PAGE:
Galeterone and VNPT55 induce proteasomal degradation of AR/AR-V7, induce significant apoptosis via cytochrome c release and suppress growth of castration resistant prostate cancer xenografts in vivo
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Andrew K. Kwegyir-Afful1,2, Senthilmurugan Ramalingam1,2, Puranik Purushottamachar1,2, Vidya P. Ramamurthy1,2, Vincent C.O. Njar1,2,3
1Department of Pharmacology, University of Maryland School of Medicine, Baltimore, MD 21201-1559, USA
2Center for Biomolecular Therapeutics, University of Maryland School of Medicine, Baltimore, MD 21201-1559, USA
3Marlene Stewart Greenebaum Cancer Center, University of Maryland School of Medicine, Baltimore, MD 21201-1559, USA
Vincent C.O. Njar, e-mail: email@example.com
Keywords: prostate cancer, androgen receptors (AR/AR-V7), galeterone (gal), gal’s analog VNPT55, mechanisms of AR/AR-V7 degradation
Received: June 16, 2015 Accepted: July 03, 2015 Published: July 14, 2015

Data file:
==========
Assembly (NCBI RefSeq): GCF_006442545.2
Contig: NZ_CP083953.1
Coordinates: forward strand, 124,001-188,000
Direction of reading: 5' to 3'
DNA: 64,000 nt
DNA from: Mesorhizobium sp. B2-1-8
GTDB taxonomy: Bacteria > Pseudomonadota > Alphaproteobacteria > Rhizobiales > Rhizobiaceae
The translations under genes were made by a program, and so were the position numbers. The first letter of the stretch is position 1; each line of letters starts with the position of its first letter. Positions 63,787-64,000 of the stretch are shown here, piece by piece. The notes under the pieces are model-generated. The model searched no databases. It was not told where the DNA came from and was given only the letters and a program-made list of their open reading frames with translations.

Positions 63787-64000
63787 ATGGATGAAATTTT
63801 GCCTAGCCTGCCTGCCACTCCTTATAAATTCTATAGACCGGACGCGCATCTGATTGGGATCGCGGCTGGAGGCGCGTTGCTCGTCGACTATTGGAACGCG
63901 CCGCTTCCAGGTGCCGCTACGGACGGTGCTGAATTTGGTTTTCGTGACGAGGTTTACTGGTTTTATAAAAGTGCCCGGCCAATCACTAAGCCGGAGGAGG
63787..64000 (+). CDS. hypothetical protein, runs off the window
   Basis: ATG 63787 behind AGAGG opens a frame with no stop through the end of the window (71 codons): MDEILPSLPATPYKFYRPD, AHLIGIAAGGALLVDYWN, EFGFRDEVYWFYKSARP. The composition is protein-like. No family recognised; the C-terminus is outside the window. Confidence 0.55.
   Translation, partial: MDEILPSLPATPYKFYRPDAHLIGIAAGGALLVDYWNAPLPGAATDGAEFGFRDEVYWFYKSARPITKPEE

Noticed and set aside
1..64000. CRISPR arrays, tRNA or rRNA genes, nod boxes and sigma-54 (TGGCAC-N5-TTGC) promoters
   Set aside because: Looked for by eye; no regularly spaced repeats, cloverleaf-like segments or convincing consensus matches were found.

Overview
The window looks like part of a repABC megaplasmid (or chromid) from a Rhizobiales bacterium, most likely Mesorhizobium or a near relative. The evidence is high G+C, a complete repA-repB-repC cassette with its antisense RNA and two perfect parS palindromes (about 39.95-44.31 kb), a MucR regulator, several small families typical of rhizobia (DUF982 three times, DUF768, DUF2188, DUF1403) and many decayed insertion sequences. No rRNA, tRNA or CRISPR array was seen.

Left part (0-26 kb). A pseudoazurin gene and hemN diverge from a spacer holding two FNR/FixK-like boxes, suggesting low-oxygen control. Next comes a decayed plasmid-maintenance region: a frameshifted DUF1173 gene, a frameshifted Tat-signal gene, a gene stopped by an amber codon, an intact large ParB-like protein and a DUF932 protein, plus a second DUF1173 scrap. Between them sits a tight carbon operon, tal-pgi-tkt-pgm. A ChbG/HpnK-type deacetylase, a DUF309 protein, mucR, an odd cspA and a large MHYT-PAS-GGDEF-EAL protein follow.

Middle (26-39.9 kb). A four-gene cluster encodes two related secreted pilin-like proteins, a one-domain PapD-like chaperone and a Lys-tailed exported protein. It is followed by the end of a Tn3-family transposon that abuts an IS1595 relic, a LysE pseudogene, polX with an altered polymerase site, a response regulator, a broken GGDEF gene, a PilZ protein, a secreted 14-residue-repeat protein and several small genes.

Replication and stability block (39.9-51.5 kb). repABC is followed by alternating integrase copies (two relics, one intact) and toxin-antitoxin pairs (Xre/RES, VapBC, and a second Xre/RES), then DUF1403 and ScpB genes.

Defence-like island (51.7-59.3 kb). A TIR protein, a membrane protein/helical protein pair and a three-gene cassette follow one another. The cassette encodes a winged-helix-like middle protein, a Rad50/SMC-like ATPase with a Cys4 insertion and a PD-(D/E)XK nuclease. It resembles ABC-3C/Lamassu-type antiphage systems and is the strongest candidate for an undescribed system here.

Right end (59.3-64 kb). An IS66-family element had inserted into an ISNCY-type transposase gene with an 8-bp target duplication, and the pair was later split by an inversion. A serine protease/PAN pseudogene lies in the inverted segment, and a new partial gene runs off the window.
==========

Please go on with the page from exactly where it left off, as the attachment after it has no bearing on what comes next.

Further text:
Galeterone (Gal) is a first-in-class multi-target oral small molecule that will soon enter pivotal phase III clinical trials in castration resistant prostate cancer (CRPC) patients. Gal disrupts androgen receptor (AR) signaling via inhibition of CYP17, AR antagonism and AR degradation. Resistance to current therapy is attributed to up-regulation of full-length AR (fAR), splice variants AR (AR-Vs) and AR mutations. The effects of gal and VNPT55 were analyzed on f-AR and AR-Vs (AR-V7/ARv567es) in LNCaP, CWR22Rv1 and DU145 (transfected with AR-Vs) human PC cells in vitro and CRPC tumor xenografts. Galeterone/VNPT55 decreased fAR/AR-V7 mRNA levels and implicates Mdm2/CHIP enhanced ubiquitination of posttranslational modified receptors, targeting them for proteasomal degradation. Gal and VNPT55 also induced significant apoptosis in PC cells via increased Bax/Bcl2 ratio, cytochrome-c release with concomitant cleavage of caspase 3 and PARP. More importantly, gal and VNPT55 exhibited strong in vivo anti-CRPC activities, with no apparent host toxicities. This study demonstrate that gal and VNPT55 utilize cell-based mechanisms to deplete both fAR and AR-Vs. Importantly, the preclinical activity profiles, including profound apoptotic induction and inhibition of CRPC xenografts suggest that these agents offer considerable promise as new therapeutics for patients with CRPC and those resistant to current therapy.
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